I just spent the last three days attending two important conferences downtown, Phoenix Start Up Week and Digital Summit Phoenix. I listened to speakers like Governor Ducey talk about the impact of small businesses and a digital marketing genius who broke down why we should all take marketing cues from the queen herself, Beyoncé!
I walked away with pages and pages of notes to implement at my day job and even a few pro tips for my blogging adventures. Yet, what I most admired most about the 15+ speakers I heard was their ability to walk on a stage in front of hundreds of people, be comfortable in their own skin and own the moment.
I consider myself an introvert. I fit most of the textbook definitions. I typically listen before I speak, I’d much rather be behind the scenes than the center of attention and I get exhausted from pretending like I’m an extrovert all day. People say I do well at public speaking and although I appreciate the compliment, I know in my heart I’d rather climb under a rock.
So to my fellow introverts, since climbing under a rock isn’t possible, I’m sharing three things I do to get prepared for public speaking.
Smile. A lot. I’m not a doctor but I’m pretty sure I’ve read that dopamine, endorphins and serotonin are all released when you smile. As a result you may also lower your speedy heart rate. Right before you go up on stage or in front of a group, look at something on your phone that makes you smile.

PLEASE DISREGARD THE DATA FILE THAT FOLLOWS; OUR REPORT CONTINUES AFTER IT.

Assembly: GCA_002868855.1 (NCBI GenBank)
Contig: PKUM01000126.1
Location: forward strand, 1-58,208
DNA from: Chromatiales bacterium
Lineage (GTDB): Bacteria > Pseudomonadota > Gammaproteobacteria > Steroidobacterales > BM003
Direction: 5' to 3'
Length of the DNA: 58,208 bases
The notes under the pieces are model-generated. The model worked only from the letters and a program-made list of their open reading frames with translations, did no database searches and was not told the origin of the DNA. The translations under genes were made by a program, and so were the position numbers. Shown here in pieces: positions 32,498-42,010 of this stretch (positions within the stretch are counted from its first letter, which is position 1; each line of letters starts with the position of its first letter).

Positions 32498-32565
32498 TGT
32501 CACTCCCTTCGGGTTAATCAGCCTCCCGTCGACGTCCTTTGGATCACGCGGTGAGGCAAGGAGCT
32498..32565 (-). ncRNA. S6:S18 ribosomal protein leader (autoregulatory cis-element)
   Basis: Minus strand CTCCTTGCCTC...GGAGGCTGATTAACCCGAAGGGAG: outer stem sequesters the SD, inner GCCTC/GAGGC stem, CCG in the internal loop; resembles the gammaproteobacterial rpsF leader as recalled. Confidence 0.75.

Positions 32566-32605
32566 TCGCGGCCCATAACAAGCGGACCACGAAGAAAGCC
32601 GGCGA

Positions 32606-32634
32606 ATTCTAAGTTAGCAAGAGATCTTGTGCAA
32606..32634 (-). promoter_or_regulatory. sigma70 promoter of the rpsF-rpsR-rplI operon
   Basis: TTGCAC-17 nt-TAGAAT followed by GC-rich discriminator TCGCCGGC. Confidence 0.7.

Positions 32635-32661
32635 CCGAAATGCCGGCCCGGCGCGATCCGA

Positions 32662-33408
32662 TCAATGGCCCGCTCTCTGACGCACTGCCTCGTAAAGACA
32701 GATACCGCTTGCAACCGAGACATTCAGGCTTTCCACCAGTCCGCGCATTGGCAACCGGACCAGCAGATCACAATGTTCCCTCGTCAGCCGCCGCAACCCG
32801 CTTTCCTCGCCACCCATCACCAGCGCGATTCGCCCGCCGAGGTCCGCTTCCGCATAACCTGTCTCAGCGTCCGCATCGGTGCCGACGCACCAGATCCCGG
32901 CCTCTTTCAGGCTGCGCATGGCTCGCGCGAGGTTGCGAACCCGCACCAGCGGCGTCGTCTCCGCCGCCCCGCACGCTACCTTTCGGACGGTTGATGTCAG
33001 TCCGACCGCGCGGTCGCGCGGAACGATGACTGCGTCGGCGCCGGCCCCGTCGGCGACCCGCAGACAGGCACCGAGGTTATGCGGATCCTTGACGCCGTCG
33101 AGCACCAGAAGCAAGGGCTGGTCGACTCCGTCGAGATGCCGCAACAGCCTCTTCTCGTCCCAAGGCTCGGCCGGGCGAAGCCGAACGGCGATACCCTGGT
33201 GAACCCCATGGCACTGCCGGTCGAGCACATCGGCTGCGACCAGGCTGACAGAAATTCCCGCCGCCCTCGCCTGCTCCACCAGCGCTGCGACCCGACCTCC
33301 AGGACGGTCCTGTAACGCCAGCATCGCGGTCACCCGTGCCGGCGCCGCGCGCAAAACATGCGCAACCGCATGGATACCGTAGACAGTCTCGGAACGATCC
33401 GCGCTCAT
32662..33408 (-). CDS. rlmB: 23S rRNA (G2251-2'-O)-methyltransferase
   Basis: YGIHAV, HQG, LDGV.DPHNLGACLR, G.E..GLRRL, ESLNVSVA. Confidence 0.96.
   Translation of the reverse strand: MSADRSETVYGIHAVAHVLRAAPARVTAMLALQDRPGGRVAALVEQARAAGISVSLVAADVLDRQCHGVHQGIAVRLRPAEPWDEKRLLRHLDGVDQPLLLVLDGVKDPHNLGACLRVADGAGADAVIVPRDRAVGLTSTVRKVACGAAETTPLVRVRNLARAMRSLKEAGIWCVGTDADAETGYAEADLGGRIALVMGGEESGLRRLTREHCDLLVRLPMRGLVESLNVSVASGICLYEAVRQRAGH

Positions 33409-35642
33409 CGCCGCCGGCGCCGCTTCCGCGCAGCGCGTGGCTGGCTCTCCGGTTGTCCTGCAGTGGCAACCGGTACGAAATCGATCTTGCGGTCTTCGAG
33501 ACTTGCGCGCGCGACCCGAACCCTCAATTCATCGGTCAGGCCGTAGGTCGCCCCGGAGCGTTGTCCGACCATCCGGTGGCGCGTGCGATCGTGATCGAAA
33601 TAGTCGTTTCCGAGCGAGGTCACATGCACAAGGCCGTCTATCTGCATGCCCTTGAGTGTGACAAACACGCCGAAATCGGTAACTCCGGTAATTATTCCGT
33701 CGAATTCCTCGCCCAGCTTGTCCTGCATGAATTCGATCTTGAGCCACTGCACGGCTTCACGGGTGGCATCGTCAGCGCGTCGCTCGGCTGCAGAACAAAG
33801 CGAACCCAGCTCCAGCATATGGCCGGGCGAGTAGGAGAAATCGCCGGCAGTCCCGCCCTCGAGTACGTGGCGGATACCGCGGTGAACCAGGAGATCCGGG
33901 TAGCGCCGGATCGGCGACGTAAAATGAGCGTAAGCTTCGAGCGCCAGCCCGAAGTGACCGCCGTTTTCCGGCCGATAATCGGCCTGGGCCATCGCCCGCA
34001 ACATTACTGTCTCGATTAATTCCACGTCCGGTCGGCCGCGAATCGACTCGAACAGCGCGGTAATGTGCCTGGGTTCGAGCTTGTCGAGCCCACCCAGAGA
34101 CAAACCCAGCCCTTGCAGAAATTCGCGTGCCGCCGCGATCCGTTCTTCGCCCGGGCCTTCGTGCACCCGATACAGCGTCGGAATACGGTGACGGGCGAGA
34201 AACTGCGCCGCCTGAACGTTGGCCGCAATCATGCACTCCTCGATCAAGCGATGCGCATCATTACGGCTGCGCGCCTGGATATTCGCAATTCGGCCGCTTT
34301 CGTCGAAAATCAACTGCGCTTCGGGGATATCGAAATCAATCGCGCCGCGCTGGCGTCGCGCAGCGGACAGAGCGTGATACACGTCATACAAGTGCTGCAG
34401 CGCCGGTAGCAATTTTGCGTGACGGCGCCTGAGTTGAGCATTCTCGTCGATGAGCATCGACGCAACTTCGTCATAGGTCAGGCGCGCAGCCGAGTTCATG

Don’t tell the audience you are nervous. I always cringe when I hear people admit this when presenting. Why tell the world? I am positive the audience doesn’t know you are nervous, nor cares. You are the only one who needs to know about the turmoil happening in your stomach, heart and head.
Embrace poor vision. If you wear glasses and are nearsighted, I say take them off. If you are doing a small group presentation or on a stage, a monitor should be close enough to read your slides. Who says you have to really make eye contact with the audience? You only need to look like you are doing so. Looking at the blurry faces of your audience takes some of the edge off.
What do you do to prep for public speaking?